In the recent decision made by the European Court in Lock v British Gas Trading Limited  WLR (D) 224 it was determined that EU law requires a worker’s statutory holiday pay to take commission payments into account: that is to say, a worker’s holiday pay should not be based solely on basic salary.
In that case, Mr Lock was an energy salesman. He was paid basic pay and a monthly commission on sales which made up about 60% of his income. When he took annual leave, he received his basic pay together with commission earned on past sales. However, for the period he was away he didn’t have any sales and this impacted on his income after he returned so he brought a claim in the employment tribunal contending that this was a breach of the Working Time Regulations 1998 (WTR) because the resulting financial detriment might deter him from taking annual leave.
The WTR state that a worker has the right to at least four weeks paid holiday but the regulations don’t provide for how holiday pay should be calculated. In Williams v British Airways plc  IRLR 948 the ECJ had previously determined that holiday pay is linked to normal remuneration. In Mr. Lock’s case, the ECJ determined that his commission was directly linked to his work and, therefore, formed part of his normal remuneration. The method of calculating the sum due was then left to the domestic court or tribunal to assess on the basis of an average over a representative reference period.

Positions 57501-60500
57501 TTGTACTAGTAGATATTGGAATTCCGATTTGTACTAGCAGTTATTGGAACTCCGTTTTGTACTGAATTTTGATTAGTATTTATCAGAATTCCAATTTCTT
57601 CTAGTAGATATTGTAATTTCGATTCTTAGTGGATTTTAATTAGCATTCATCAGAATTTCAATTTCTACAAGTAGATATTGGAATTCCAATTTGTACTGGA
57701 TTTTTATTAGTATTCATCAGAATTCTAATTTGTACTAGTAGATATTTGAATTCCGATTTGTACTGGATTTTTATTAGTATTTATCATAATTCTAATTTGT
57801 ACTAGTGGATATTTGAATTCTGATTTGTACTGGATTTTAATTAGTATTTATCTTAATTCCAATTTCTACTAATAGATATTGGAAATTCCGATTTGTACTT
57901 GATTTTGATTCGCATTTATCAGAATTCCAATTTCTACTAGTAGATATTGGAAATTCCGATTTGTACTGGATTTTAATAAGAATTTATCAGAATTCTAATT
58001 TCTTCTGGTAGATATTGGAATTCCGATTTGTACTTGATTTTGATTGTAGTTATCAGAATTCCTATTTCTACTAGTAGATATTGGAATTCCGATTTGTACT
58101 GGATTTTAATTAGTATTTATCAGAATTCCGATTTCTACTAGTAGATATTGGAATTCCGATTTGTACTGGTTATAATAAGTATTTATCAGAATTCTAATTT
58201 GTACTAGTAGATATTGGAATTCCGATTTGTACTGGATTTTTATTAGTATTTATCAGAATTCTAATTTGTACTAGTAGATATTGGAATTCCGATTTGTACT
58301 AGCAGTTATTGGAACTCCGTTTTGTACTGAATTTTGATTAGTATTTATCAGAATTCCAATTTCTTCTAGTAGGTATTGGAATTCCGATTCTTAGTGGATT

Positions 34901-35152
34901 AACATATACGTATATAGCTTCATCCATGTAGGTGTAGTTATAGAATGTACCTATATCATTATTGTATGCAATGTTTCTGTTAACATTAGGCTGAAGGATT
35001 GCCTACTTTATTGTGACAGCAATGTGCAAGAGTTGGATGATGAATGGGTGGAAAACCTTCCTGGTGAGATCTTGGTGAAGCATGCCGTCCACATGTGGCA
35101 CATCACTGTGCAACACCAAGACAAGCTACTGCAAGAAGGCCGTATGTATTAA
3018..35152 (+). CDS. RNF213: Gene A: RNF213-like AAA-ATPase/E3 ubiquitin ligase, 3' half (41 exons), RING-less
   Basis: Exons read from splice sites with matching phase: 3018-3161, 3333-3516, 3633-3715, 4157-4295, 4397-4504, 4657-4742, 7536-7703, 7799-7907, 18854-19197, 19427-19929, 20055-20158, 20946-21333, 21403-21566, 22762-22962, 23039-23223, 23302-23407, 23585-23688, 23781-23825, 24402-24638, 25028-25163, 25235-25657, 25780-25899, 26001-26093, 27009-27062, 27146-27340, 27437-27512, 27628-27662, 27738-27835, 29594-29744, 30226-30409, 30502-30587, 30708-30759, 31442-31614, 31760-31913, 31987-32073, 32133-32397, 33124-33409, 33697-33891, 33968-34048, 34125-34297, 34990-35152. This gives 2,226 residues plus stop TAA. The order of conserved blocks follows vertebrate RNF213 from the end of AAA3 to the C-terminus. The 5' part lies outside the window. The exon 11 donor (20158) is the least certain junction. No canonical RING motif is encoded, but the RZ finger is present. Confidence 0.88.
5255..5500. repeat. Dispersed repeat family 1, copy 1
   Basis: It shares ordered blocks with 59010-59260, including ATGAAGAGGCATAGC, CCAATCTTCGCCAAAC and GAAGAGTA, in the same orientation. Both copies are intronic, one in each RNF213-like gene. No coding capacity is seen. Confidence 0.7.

Although the final outcome remains uncertain, we can be fairly sure that the decision will mean that, unless they make changes to how they pay commission, employers with workers earning commission are likely to end up paying more for holiday pay going forward. In addition, they are also likely to face claims for previous periods of leave. All this could end up being very expensive. The flip side to this is that employers will be looking for alternative ways to pay commission so that their liability for holiday pay is reduced. Added to this, there are still questions that need to be answered about the impact of the decision in Lock; for example, does the decision apply to all periods of leave or just to the four weeks paid holiday prescribed by the WTR?
Adam Swirsky / 1st Jul 2014
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